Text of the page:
THE LATEST in the aches, pains & eligibility departments (elsewhere in the issue find compilations of the top 10 NCAA and high school performers for this year):
Quartermiler Jasmine Blocker earned a public warning for failing to obtain a TUE (Therapeutic Use Exemption) for a medication she was on.
Just freshly turned pro, Quincy Hall went down in the 400 in ATL #1, the apparent culprit a hamstring.
Ninon Guillon-Romarin, the French vault recordholder, says she hopes to compete in Tokyo even though she has a baby coming in February.
In part, Germany’s Niklas Kaul was lifted to the ’19 WC decathlon gold by a javelin PR, but he hasn’t thrown the spear in competition since. In fact, he’s just finally back to javelin training after elbow surgery last May.
Kenyan Alfred Kipketer has earned a 2-year ban for whereabouts failures.
Luvo Manyonga, the ’17 world champion in the long jump, has been provisionally suspended for whereabouts violations.
In late January Eliza McCartney, the Rio vault bronze medalist, almost made it to the competition runway for her first meet since ’19. However, with recent hamstring/Achilles issues in mind, the Kiwi star decided not to jump. Says her manager, “She just wasn’t feeling quite right, just didn’t free up enough, the wind was a little bit tricky, and for a comeback it probably wasn’t worth the risks around it.”
U.S. hurdler Briana McNeal has been provisionally suspended by the AIU and is facing an 8-year ban “for tampering with the results management process.”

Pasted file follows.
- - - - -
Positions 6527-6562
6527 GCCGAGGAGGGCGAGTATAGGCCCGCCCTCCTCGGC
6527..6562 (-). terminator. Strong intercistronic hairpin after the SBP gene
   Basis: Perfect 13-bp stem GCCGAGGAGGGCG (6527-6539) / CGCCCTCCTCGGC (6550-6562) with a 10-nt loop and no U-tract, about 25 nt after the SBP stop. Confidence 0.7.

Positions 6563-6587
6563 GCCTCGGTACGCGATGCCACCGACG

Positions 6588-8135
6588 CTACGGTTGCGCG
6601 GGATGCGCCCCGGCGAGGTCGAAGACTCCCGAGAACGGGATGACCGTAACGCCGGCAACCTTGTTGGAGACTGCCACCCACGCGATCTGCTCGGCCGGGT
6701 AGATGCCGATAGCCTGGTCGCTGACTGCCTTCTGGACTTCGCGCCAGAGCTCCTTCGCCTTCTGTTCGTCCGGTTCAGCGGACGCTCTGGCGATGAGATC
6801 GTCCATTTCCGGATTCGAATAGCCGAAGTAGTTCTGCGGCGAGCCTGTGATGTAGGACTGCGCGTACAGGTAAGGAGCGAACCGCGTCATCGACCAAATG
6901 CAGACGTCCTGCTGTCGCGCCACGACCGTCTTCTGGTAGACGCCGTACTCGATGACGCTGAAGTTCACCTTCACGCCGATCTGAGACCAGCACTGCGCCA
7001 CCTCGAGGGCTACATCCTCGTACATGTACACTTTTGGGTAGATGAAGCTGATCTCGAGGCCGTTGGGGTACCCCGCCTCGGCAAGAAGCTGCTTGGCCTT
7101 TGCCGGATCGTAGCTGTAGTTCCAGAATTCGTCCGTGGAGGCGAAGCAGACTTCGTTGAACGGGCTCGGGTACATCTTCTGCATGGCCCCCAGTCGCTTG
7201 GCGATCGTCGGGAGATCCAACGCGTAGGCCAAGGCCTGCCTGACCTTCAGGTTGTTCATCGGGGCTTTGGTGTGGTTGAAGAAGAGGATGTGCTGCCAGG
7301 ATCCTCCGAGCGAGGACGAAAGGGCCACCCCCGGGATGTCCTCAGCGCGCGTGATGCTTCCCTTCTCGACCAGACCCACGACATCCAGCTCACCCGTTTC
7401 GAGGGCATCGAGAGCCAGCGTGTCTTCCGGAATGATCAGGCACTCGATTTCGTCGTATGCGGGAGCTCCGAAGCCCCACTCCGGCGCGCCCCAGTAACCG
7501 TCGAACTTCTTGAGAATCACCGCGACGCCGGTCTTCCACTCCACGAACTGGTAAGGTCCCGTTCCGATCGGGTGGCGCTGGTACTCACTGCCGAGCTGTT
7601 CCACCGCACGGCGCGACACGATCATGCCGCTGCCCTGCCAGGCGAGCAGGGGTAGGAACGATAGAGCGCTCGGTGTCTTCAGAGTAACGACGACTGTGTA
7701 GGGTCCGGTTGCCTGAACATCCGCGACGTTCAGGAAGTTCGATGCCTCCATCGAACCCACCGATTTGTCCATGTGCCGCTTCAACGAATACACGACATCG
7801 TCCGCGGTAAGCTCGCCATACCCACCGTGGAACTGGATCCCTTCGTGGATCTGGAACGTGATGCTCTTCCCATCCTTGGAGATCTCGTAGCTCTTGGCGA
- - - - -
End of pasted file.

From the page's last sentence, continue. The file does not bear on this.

Reigning world 800 champ Halimah Nakaayi only raced once outdoors in ’20 after injuring her shin. She reports that her training has been interrupted since the national stadium she trains at in Uganda was transformed into a C19 hospital.
Justin Robinson, who topped the world 400 list in ’20 while in his senior year of high school, has deferred his admission to Arizona State until next fall to focus on training for the Olympics.
Bralon Taplin of Grenada, already serving a 4-year doping ban, has had 3 more years added to it because of whereabouts problems.
Washington’s Carley Thomas, who ran 2:01.01 in ’19, will not be competing this indoor season. Last summer she broke her femur in two places while tubing. She’s still recovering from the resulting surgery.
OT Marathon winner Aliphine Tuliamuk had her baby girl on January 13. Now she turns back to her training, saying, “We anticipate & hope for a quick recovery.”
The Arkansas twins, Lexi Jacobus & Tori Hoggard, have left the vault world at 24 to pursue careers in pharmacy (see Last Lap).
Andrew Bumbalough has hung up his spikes at 33. The Georgetown grad hit bests of 3:37.15, 13:12.01, 26:56.78 and 2:10:56 during his long career, which included a 4th in the ’12 OT.
Miler Kyle Merber has ended his competitive career at 30. He announced the news on Instagram: “I’m not done running, I’m just done getting paid for it… the fire was missing… I don’t like to say I am retiring — real runners don’t retire. I’m merely rearranging priorities.”
In The COVID Ward
Two top U.S. women’s vaulters ran afoul of C19: Sandi Morris said her symptoms were minor with the loss of her sense of taste the worst of it; Katie Nageotte said she underwent a cardiac test before being cleared for competition and it took a month to get back up to speed.
Let’s hope we don’t see the name of Mariya Lasitskene in this space as a C19 sufferer. She says she doesn’t want to get the jab, explaining, “As an athlete I really worry how the vaccine can affect my body and my physical shape.”
Italy’s sub-10 sprinter, Filippo Tortu, recently weathered a bout with the virus.
4 years — Viktoriya Khapilina (Ukraine, distance), Maksim Krasnov (Russia, walks), Hanna Krasutska (Ukraine, TJ);
3 years, 6 months — Patrick Siele (Kenya, distance);
2 years — Alfred Kipketer (Kenya, 800). □